Detection and Diagnosis of Heart Valve Disease
Advances in technology have made it easier to pinpoint valvular heart disease earlier and more accurately.
"Echocardiograms take the mystery out of what we listen to with a stethoscope," says Paul Stelzer, MD, Professor of Cardiothoracic Surgery. "They tell us not just that a patient has valvular heart disease, but the extent of the disease."
Mount Sinai Cardiologists Pursue Advanced Imaging Technologies
At Mount Sinai Heart, our physicians have a strong background in the engineering and physics of cardiac imaging. David H. Adams, MD, Professor and Chair of Cardiothoracic Surgery and Program Director of the Mitral Valve Repair Reference Center, says that this high-definition imaging technology offers valuable guidance to surgeons planning valvular repair.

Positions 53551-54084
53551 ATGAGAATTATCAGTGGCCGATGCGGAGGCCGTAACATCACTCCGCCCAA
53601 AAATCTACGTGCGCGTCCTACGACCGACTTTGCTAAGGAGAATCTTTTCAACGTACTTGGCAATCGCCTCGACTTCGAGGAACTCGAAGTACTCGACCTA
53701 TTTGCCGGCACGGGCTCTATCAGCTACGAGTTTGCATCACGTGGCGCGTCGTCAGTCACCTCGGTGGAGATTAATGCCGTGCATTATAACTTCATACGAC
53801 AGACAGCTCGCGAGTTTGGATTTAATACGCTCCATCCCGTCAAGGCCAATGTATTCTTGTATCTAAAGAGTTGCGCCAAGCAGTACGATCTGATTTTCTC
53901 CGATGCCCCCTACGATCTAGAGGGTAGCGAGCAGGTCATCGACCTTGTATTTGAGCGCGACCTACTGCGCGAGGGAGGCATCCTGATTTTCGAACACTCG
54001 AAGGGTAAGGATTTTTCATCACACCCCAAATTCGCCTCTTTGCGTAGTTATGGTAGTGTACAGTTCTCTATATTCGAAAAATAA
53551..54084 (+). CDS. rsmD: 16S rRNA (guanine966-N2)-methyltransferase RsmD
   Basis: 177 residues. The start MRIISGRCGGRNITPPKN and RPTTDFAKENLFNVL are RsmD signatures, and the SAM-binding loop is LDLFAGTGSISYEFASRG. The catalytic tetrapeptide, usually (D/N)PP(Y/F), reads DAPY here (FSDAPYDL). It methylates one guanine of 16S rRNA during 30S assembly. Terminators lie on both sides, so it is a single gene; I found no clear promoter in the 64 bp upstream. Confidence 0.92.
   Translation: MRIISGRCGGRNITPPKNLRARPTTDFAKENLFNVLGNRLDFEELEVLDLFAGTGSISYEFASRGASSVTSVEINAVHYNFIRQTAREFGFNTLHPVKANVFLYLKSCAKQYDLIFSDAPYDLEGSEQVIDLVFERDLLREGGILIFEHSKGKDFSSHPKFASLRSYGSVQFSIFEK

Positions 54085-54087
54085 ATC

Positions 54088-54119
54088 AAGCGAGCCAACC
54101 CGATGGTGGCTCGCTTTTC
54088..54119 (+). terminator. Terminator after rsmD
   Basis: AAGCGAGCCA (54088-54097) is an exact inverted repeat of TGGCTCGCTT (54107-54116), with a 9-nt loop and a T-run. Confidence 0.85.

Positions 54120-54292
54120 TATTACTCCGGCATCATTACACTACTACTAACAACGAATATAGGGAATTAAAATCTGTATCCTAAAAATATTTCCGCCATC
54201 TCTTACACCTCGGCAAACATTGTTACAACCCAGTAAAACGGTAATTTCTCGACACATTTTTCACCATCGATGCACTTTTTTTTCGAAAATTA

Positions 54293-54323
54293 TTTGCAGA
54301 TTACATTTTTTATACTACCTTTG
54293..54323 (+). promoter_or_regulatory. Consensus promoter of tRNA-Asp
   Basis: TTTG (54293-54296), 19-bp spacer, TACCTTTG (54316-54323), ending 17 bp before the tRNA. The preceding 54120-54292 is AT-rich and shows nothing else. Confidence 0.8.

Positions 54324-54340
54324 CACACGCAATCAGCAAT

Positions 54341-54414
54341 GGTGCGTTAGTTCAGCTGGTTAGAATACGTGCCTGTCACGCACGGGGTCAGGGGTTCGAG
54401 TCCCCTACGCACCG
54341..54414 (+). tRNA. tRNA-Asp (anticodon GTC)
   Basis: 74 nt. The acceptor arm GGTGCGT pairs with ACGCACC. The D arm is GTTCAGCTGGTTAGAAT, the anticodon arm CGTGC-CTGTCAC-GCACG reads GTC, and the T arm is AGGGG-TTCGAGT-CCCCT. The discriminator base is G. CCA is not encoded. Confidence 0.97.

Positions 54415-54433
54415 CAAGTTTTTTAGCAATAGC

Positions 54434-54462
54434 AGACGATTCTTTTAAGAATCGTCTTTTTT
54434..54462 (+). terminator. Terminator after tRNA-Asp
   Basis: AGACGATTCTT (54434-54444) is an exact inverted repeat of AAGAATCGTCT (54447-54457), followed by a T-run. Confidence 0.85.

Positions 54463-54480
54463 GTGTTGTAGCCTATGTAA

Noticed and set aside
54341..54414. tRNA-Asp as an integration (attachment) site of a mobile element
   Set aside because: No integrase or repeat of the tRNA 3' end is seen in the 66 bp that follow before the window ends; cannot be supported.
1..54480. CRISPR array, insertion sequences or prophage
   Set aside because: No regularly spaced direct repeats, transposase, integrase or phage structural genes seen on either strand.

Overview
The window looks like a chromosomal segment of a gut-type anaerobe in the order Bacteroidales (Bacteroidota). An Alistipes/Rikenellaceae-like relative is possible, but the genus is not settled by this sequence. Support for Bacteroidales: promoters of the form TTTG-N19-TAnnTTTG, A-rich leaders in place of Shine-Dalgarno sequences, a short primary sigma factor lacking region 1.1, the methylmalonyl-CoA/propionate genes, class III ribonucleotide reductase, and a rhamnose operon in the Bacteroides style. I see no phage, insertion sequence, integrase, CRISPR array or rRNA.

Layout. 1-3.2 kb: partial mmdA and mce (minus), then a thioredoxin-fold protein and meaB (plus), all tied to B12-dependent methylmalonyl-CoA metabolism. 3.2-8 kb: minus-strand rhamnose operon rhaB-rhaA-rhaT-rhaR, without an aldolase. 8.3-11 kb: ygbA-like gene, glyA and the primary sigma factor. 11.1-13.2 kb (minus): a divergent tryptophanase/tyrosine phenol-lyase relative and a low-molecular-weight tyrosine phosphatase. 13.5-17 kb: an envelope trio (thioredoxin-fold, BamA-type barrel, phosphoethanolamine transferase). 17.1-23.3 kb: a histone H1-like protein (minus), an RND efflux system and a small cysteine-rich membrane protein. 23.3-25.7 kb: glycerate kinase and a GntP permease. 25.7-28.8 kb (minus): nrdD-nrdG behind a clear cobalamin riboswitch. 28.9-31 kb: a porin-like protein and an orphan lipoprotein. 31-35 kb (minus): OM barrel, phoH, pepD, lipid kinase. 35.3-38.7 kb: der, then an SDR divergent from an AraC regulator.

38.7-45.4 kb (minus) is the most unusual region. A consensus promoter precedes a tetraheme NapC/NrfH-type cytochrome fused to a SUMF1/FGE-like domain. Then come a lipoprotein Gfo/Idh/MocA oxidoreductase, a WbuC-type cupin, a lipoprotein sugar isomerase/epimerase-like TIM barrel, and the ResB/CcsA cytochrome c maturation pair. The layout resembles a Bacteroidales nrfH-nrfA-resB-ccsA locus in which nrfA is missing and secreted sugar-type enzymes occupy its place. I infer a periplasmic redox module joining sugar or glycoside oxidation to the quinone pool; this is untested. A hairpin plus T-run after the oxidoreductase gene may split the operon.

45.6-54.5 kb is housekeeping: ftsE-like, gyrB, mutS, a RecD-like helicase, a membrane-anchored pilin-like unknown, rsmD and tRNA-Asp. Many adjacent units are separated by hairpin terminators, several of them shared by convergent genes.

"The 3D echo image is so clear it is almost as if you are doing a valve analysis in the operating room," Dr. Adams says. "We can now look at the picture and say, 'Yes, I have operated on valves with this problem, and patients can be assured that their valves can be successfully repaired.'"
The new generation of three-dimensional echocardiograms, available at Mount Sinai Heart, can be strung together to create a movie of sorts that can reveal more than still images and can allow doctors to look at heart valves in a way that helps them plan potential surgical repairs.
The echocardiography laboratory, directed by Martin E. Goldman, MD, Professor of Cardiology, is staffed by physicians of such expertise and experience that they routinely participate in the training of echocardiography technicians. Mount Sinai Heart performs more than 10,000 echocardiograms annually.
Mount Sinai Heart’s expertise in imaging covers not just echocardiography but computed tomography angiography (CTA) and magnetic resonance imaging (MRI), as well. "Since the aorta is often affected in valve disease, we need to image it properly," Dr. Stelzer says. “CTA and MRI shed special light on the aorta."